James Beattie was another telling influence. “When I came back here [to Sheffield United in 2007], he made a beeline for me,” he says. “He’s a really nice guy — a strange guy when you get to know him — but he put his arm around me and told me I needed to hit my shots a little bit harder. I asked, ‘Why?’ He said, ‘You’ve got a hard shot on you.’ And I thought, ‘How does he know?’ We did finishing and little challenges where you couldn’t sidefoot the ball, you had to hit everything hard. He was a hell of a striker of the ball and was good to have as a team-mate as well.”
The striker with whom Sharp struck up the most fruitful and symbiotic relationship, however, was Andy Keogh, the former Wolverhampton Wanderers and Ireland striker who now plays for Perth Glory in Australia.
The duo terrorised League One defences for Scunthorpe United, whom Sharp joined from Sheffield United as a 19-year-old in 2005 for £100,000 and where he “kick-started” his career, scoring 53 league goals in two seasons, 30 of which brought Scunthorpe the title in 2007.
“It sounds silly but we were just two kids who thought we were playing in the park,” Sharp says. “Similar age, a lot in common, and it just seemed to click. We used to take the mickey out of a few team-mates in an indoor [pitch] at Scunthorpe we called the Shed. They couldn’t stop us at times in there and it built confidence for us as a pairing to go out on the pitch and perform.” The goal, and moment, that holds most significance for Sharp was for Doncaster in November 2011. His first child, Luey, with Jade had been born with gastroschisis, a defect that affects the abdominal wall. Luey died two days later. When Sharp scored a left-footed volley 14 minutes into the 3-1 defeat by Middlesbrough three days later, he revealed a T-shirt under his strip that read: “That’s for you son.”
“I’ve said before that I was a bit selfish with what I did [playing] but I needed to get out of the room I was in at the time,” Sharp says. “I remember jogging in Boston Spa around the Leeds area where we were in the hospice. Some guy wound his window down and said, although I’ll leave some of it out, ‘So are you leaving?’ He obviously didn’t know what had happened. I was out jogging because I had rung Dean Saunders and told him I wanted to play. I remember on the jog thinking, ‘Am I doing the right thing? Should I be leaving my wife at this time?’ But I just wanted to do something for my son; I wanted one goal for him.”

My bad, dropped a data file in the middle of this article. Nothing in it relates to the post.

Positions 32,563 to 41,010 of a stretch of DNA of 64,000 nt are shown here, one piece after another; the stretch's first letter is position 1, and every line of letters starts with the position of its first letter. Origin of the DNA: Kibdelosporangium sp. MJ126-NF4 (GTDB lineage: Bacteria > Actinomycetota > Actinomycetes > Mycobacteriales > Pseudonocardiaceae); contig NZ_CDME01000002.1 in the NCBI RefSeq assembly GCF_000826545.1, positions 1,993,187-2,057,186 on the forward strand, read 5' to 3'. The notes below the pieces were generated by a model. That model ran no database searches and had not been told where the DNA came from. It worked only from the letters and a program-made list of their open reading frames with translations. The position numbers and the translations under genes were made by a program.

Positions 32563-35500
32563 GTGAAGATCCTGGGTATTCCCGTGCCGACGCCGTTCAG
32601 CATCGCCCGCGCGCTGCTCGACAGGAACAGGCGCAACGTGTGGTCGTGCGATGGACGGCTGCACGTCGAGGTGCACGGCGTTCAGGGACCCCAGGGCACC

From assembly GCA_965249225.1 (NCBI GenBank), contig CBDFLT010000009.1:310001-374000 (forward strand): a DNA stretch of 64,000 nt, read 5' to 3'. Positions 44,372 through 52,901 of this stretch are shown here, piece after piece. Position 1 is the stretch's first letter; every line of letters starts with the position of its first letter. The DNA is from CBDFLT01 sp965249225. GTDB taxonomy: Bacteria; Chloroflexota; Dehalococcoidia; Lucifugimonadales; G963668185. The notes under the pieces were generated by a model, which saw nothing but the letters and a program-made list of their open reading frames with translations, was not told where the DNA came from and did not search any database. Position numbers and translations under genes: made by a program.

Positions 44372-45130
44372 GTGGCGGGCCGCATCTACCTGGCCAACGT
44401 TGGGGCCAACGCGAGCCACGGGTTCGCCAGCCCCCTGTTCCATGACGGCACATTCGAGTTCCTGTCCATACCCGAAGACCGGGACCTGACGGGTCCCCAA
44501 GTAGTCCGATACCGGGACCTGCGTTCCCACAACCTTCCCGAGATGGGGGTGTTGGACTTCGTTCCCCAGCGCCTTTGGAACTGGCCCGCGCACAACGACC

Luey’s memory continues to inspire Sharp to this day and his greatest wish now is to add Premier League goals to his record with his boyhood club. “I do believe I can score goals in the Premier League,” he says. “Hopefully I get that chance with Sheffield United.”
Billy Sharp’s scoring feats
Sharp’s milestone goals in Football League
1st Rushden & Diamonds v Chester (Feb 2005)
50th Scunthorpe v Cheltenham (Jan 2007)
100th Doncaster v Leeds (Mar 2011)
150th Sheff Utd v Bradford (Dec 2015)
200th Sheff Utd v Leeds (Feb 2018)
Senior English League goals since Jan 2000
1 Billy Sharp 220 (in 496 appearances)
2 Rickie Lambert 219 (605)
3 Wayne Rooney 208 (491)
4 Jamie Cureton 199 (571)
5 Jermain Defoe 191 (544)
6 Jordan Rhodes 185 (407)
7 Glenn Murray 183 (460
[Post edited 12 Jan 2019 11:40]
|Strictly come dancing - QPR link!|
at 20:49 12 Sep 2018
Forgive me father, for I have sinned. I just skipped through the opening programme, mainly for lascivious purposes and Nile Rodgers, but was slightly surprised to see a QPR scarf being wafted by one of the new contestants. Sean Walsh - a comedian allegedly but a fervent QPR supporter.
[Post edited 12 Sep 2018 22:22]
at 18:26 28 Jan 2018
Founder of IKEA has died. RIP.
Our thoughts are with his family who are trying to find a couple of missing bits from the self-assembly coffin.
|Eng v Slovakia |
at 20:16 4 Sep 2017
In the first 30 mins my living room has resonated at least 6 times to the cry of FFS England!!
Update 36 mins - all is forgiven
[Post edited 4 Sep 2017 20:23]
|Grand National |
at 17:06 8 Apr 2017
Bleeding ITV it don't seem right. Keep telling me about the tension building then subjecting me to hours of adverts. One for Arthur in honour of me old Uncle Arfur who was mad about the sport.
at 10:50 9 Mar 2017
Might have been nice to get LR echoing to the dirge-like chant on Saturday? Or is he persona non grata these days? - e.g. his 'snivelling whingers' tweet or the Joey Barton Twitter spat?
I'm not up to speed with his current relationship with the club or its fans so maybe someone could enlighten me.
Apologise if Spackman, but I couldn't find any reference.